- Last Updated on 07:49 AM 10/03/12
- BY Tiffany Hudson
Most parents’ cringe at the thought of their children holding a firearm. Robert and Elizabeth Hudson embrace it.
Siblings Robert and Jessica Hudson recently competed and won in a national competition of the National Rifle Association Civilian Marksman Program.
The two compete often, nearly every weekend using mostly high-powered rifles, although every now and then they use a pistol or shotgun.
Robert spends at least 12 hours each week at the shooting range, and his sister spends a little less time due to other obligations like soccer.
“I started when I was 12 years old,” said Robert.
His father collected rifles, but when they had Robert, he put all of them away.
“When he was about 7 years old he became fascinated with guns…We found a 4-H program because they are heavy in, and we would eventually use it as a tool to raise our kids,” said Robert’s father.
With the strong structure and discipline of the program, Robert’s little sister, Jessica, would soon join. Jessica, 13, began competing when she was 11 years old.
“They were brought to the range in 4-H and began in 4-H,” said Robert’s father.
Robert however practices more because he is trying to get his scores up for a scholarship, according to his father.
During a competition, each person is given two minutes to get ready and is judged depending on the type of event.
A typical day of competition begins at 4:30 a.m. when the Hudson clan wakes up, having everything they need already packed and by the door. They depart around 5:30 a.m. and usually get to their destination around 6:30-6:45 a.m. The young shooters then find out with whom they’ll be partnered, and the day long event gets under way.
“It’s a tremendous physical event that turns into mental, the focus has to be tremendous,” said Robert’s father.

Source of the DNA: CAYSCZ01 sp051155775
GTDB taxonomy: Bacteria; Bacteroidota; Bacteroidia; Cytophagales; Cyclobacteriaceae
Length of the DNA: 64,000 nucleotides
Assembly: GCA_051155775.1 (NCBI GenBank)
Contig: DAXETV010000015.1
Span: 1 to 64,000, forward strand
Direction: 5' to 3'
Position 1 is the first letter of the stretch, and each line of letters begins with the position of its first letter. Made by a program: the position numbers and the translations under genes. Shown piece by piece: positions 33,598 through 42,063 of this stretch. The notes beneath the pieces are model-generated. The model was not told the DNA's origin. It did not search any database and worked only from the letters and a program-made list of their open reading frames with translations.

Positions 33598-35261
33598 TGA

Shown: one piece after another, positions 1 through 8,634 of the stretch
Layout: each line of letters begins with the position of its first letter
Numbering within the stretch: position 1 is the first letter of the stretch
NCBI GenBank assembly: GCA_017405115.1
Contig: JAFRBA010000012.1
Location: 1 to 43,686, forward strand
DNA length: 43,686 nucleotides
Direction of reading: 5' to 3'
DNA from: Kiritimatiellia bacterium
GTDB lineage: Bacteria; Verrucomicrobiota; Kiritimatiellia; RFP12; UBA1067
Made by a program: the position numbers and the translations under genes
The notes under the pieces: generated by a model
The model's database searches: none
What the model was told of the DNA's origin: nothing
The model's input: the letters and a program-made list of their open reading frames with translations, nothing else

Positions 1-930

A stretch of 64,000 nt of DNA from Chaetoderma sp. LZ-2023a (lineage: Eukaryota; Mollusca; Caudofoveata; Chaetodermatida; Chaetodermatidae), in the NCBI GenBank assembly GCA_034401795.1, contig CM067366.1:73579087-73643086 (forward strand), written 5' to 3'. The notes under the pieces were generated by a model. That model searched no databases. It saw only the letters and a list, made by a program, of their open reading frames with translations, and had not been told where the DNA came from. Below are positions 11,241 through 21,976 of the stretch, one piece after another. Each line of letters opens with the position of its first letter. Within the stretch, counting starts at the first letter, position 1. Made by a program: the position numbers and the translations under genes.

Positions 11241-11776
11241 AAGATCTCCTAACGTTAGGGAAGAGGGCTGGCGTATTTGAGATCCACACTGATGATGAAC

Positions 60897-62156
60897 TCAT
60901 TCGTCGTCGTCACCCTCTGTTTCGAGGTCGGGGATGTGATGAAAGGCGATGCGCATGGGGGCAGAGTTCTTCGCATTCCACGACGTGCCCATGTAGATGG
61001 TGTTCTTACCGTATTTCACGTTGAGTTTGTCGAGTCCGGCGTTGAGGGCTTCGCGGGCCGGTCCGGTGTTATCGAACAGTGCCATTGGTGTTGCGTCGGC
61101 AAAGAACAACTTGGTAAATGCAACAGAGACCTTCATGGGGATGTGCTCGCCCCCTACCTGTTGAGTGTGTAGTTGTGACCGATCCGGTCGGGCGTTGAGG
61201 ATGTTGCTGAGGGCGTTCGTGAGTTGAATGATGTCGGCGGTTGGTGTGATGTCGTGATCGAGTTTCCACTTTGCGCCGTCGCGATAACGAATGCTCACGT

According to Robert, in local competitions approximately 40 participants compete, where at the national competition over 1,000 participants compete.
The now 16-year-old Robert, who in 2010 was named the youngest civilian sharp shooter, proclaims the organization has helped him with problem solving and organization.
“If a problem comes up, you try several different things and look at different aspects to overcome the problem,” he added.
The rifle competitions are usually held as all day events on or near a military base.
“We’ve met some Vietnam veterans and heroes with some remarkable stories,” said his father.
According to Robert, the more experienced shooters will offer their assistance during a competition. It’s not much of a spectator sport; if you’re there, you are volunteering to do something.
The competition is not kept by score but rather the personal best or the high shooter of the day, who will leave with bragging rights.
“They give out medals of some type, state competition gives a plaque, but it’s mostly for bragging rights,” said Robert.
The Hudson family believes the program isn’t advertised enough and is currently working with 4-H to bring more people and education to the program in Southern Virginia.
The father-son duo are both coaching at the new clubs in Boydton and Chatham.
“We have an active program here, we just need volunteers,” said Robert’s father.
For more information on how to volunteer for the 4H-shooting club, contact Sonya Furgurson at the 4-H extension office at 476-2147.